(iv) By the twentieth century, a plain and austere style came to reflect seriousness and professionalism. New schools for children emphasized the importance of plain clothing. As women took to sports, they had to wear clothes that did not hamper movement. When they went out to work they needed clothes that were comfortable and convenient.
During the colonial period there were significant changes in male and female clothing in India. This was a consequence of the influence of Western dress forms and missionary activity and due to the effort by Indians to fashion clothing styles that embodied and indigenous tradition symbols of ;the national movement. When western-style clothing came into India in the nineteenth century, Indians reacted in three different ways:
(i) There was a section of society to women Western clothes were a sign, of modernity and process. They adopted these dresses, There was another section of society, who found western style clothing as symbolic of liberation, Among these the important ones were the dalits who had converted to
(ii) Another group of people were convinced that western culture would lead to a loss of traditional cultural identity, These people kept away from western clothes,
(iii) Another group of people began to wear western clothes without giving up their Indians ones, They would wear western style clothes when out on work, and would to back to more comfortable Indian clothes when relaxing at home,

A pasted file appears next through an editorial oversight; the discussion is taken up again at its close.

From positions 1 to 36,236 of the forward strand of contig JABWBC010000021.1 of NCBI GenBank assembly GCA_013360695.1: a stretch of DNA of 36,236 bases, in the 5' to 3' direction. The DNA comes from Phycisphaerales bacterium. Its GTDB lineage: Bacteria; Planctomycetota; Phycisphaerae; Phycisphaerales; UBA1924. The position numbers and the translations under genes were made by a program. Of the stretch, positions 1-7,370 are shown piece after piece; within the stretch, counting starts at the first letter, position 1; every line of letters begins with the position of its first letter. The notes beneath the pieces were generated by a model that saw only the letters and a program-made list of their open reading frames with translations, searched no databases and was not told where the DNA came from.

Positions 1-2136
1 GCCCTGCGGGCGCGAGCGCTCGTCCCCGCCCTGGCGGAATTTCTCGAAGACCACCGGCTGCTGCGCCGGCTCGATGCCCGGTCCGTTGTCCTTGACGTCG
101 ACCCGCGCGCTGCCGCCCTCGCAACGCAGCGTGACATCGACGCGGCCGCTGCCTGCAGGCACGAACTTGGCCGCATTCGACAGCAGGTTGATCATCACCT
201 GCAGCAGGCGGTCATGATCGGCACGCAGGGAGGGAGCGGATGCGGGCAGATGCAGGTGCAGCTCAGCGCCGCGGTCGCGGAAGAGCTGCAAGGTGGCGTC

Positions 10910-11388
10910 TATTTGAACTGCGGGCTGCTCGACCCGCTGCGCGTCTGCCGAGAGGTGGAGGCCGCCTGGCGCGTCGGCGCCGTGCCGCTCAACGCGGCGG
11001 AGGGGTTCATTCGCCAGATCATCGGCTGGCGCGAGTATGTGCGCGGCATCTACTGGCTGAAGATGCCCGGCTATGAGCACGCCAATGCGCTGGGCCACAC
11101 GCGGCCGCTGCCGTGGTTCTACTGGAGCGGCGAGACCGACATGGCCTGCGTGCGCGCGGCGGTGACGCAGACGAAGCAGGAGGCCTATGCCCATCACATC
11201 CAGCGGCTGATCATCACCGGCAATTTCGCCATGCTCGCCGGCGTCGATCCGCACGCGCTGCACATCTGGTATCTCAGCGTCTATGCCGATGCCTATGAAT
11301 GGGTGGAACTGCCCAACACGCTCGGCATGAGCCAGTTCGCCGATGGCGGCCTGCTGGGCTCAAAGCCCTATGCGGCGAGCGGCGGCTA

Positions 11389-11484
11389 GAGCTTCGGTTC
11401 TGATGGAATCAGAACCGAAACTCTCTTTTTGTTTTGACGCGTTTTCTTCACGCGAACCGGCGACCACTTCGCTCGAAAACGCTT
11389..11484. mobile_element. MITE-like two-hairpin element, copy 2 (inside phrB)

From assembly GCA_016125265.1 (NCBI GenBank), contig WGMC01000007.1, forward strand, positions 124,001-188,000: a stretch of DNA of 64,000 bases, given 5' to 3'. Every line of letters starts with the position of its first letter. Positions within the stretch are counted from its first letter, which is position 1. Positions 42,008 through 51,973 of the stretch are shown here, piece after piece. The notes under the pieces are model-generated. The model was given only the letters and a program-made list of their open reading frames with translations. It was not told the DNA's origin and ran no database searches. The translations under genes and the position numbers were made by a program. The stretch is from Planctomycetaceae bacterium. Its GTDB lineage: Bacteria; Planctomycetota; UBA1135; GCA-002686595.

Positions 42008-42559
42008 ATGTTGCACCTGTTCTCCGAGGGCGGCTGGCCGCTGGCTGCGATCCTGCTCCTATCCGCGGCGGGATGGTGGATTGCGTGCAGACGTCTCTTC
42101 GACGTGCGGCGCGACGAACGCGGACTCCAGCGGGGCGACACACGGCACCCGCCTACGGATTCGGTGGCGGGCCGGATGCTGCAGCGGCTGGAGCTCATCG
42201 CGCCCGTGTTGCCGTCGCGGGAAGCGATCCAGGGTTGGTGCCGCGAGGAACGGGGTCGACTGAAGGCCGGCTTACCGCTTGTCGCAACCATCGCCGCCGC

A. Caste Conflict and Dress Change:
(i) India had its own strict social codes of food and dress, The caste system clearly defined what subordinate and dominant cast Hindus should wear, eat, etc., and these codes had the force of law, Changes in clothing styles that threatened these norms therefore often created violent social reactions,
(ii) The Shanars (also called Nadars) were a community of toddy tappers who migrated to southern Travancore to work under Nair landlords, As they were considered a 'subordinate caste', they were prohibited from using umbrellas and wearing shoes or golden ornaments, Men and women were also expected to follow the local custom of never covering their upper bodies before the upper castes,
(iii) Under the influence of Christian missions, Shanar women converts began in the 1820s to wear tailored blouses and cloths to cover themselves like the upper castes, Soon Nairs attacked these women. Complaints were also filed in court against this dress change.
(iv) At first. the Government of Travancore issued a proclamation in 1829 ordering Shanar women 'to abstain in future from covering the upper parts of the body'. But this did not prevent Shanar Christian women, and even Shanar Hindus from adopting the blouse and upper cloth.